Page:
One of the things that modern Reformed Christians have trouble doing is arguing and maintaining tight distinctives without breaking fellowship. This inability is projected back onto the period of the Reformation, on the assumption that from Poland to Wales all the Reformed marched under the five banners of the five solas, all five banners snapping smartly in the breeze. The problem is that it is just not true.
But as soon as this is brought out, it is assumed that the writer of such sentiments (in this case, me) must be some sort of a latitudinarian, wanting to melt down all our reformational distinctives into gray lead compromise. But this is not true either. It is possible to have decided convictions (believing them to be important) and also to have a catholic spirit.
Take one example. I am currently reading A Puritan Theology by Beeke and Jones — a wonderful book — and they make it plain that for the Puritans, the covenant of works had “very much of Grace and Favour” (p. 28). “In other words, perseverance in the garden would have been a supernatural grace given to Adam” (p. 29). I am with them in this — I am not a “monocovenantalist,” and yet believe that both covenants had this something in common. I believe in a covenant of creation and a covenant of grace — and I believe that the grace of God suffused both in different ways, like it suffuses everything. This puts me at variance with all kinds of modern folks, from the radical divide held by the men at Escondido to the monocovenantalism of some of the oatmeal stout Federal Vision men. But that should be all right, and saying we should be able to talk about it without descending into chaos is not to say that the subject is unimportant. Why do we so often measure importance with decibels?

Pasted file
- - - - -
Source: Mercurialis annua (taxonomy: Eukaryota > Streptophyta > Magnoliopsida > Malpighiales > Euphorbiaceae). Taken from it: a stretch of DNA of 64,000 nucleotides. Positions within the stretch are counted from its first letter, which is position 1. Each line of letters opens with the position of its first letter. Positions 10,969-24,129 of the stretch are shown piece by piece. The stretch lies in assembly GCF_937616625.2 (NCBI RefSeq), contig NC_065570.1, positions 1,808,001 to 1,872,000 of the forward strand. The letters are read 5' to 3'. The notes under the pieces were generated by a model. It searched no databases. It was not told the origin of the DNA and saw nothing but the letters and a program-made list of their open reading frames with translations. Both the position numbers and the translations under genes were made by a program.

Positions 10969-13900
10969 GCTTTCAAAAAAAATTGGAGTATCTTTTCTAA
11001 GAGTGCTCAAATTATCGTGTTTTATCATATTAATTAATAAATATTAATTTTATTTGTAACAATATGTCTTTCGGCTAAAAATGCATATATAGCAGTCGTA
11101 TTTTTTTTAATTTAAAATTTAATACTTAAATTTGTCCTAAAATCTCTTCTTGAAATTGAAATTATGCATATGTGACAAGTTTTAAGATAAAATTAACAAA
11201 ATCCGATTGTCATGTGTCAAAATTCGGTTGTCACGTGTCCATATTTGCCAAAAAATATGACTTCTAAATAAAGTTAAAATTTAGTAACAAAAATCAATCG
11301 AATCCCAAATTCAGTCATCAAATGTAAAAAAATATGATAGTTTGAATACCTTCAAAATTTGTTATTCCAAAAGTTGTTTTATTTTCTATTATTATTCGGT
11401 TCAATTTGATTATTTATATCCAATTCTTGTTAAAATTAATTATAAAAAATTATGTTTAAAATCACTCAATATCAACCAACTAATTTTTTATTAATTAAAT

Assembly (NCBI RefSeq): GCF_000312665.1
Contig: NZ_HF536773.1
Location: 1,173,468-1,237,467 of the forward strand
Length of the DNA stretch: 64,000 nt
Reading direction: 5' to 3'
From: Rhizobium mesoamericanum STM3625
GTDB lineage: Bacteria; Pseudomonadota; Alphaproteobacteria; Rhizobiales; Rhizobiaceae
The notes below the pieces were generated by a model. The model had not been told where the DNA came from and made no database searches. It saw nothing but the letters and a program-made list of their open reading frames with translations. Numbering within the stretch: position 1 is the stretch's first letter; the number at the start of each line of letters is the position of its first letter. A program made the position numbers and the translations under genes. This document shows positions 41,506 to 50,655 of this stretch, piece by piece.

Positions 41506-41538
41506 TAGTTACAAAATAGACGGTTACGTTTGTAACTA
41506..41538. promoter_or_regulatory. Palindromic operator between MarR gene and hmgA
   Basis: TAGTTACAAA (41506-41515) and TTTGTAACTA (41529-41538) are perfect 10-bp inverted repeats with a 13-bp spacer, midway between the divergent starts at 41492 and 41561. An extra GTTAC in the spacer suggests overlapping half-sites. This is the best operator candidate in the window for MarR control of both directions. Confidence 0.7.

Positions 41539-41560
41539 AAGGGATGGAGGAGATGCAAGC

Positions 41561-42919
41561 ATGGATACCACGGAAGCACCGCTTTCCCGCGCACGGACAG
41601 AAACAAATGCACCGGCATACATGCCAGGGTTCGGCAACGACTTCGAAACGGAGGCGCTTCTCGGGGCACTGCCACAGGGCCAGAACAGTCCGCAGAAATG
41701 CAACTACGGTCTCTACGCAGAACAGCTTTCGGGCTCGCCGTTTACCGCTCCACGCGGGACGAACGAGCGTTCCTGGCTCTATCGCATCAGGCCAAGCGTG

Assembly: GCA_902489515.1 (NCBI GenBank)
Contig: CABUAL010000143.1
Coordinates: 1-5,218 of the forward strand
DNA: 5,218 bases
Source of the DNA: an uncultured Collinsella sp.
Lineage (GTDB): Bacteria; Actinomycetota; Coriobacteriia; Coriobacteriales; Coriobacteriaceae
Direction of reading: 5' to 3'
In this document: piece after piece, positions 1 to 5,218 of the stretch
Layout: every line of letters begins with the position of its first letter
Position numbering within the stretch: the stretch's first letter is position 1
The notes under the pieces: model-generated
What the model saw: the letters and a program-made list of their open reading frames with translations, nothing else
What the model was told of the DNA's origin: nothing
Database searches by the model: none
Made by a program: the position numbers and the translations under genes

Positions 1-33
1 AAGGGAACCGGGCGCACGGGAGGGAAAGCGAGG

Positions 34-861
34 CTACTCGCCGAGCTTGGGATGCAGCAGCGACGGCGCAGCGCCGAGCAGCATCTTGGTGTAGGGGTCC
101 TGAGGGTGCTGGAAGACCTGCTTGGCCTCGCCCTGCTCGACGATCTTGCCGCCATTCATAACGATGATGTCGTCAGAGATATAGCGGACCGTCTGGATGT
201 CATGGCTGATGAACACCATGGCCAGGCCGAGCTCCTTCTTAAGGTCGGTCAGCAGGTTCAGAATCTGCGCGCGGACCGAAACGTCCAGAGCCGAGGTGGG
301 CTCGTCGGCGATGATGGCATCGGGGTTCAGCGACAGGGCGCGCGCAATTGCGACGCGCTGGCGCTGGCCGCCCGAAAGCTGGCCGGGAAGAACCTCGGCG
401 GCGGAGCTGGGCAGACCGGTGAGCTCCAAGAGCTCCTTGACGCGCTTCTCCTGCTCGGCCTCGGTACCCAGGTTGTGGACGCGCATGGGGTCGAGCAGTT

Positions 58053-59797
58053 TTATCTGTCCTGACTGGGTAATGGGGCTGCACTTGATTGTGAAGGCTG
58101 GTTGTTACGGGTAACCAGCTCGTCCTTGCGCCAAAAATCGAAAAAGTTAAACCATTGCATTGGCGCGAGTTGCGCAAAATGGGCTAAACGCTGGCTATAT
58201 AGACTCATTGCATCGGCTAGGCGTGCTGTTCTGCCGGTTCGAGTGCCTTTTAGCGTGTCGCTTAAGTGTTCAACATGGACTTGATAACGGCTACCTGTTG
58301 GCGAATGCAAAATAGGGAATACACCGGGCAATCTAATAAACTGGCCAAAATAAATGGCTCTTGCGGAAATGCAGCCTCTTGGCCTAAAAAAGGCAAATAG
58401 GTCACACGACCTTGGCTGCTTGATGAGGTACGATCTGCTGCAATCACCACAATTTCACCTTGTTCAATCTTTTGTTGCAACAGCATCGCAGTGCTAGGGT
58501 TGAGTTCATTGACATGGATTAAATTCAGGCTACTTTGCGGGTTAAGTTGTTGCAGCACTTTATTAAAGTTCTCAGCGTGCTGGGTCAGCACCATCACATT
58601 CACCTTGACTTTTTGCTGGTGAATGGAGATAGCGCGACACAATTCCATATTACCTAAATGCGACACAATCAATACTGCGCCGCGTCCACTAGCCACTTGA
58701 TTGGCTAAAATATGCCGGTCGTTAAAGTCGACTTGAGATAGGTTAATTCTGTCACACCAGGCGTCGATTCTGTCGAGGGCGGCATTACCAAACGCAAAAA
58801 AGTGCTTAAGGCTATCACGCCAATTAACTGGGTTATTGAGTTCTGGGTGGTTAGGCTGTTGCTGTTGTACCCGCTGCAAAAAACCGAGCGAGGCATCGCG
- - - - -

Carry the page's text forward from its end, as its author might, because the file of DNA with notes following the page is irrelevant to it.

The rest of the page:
Take another set of examples. The Westminster Assembly contained delegates who denied the imputation of the active obedience of Christ — and they were accommodated. The Synod of Dort graciously received men like Davenant, who was a hypothetical universalist — a four-pointer. And Baxter was in a similar position. It wouldn’t be unheard of today for a publishing company to exist in order to publish the works of some Reformation-era theologian, and also to have that theologian be unable to sit on the board of that company.
At the second Auburn Avenue conference on the Federal Vision, Morton Smith defined heresy as anything out of accord with the Westminster Confession. But this only makes sense as a tool to deal with opponents on the other side of an intra-denominational fracas. It doesn’t help us at all with understanding doctrinal movements at large. Wherever people go, you will have significant differences of opinion, and when it is religious people, those differences will be doctrinal. Within the Federal Vision movement there are significant differences — for the sake of not being pejorative, let us call them puritan and lutheran — and there is no reason fellowship cannot function alongside those differences. If I am allowed by Escondido to be friends with a Lutheran, why can’t I be friends with a lutheran?
Of course, at a certain point, when differences get to a certain point, you must break fellowship — when the issue is Arianism, or Mormonism, or postmodern liberalism. But it is a mistake to think that ruptures with the heretics are something you can practice for by conducting ruptures with the saints.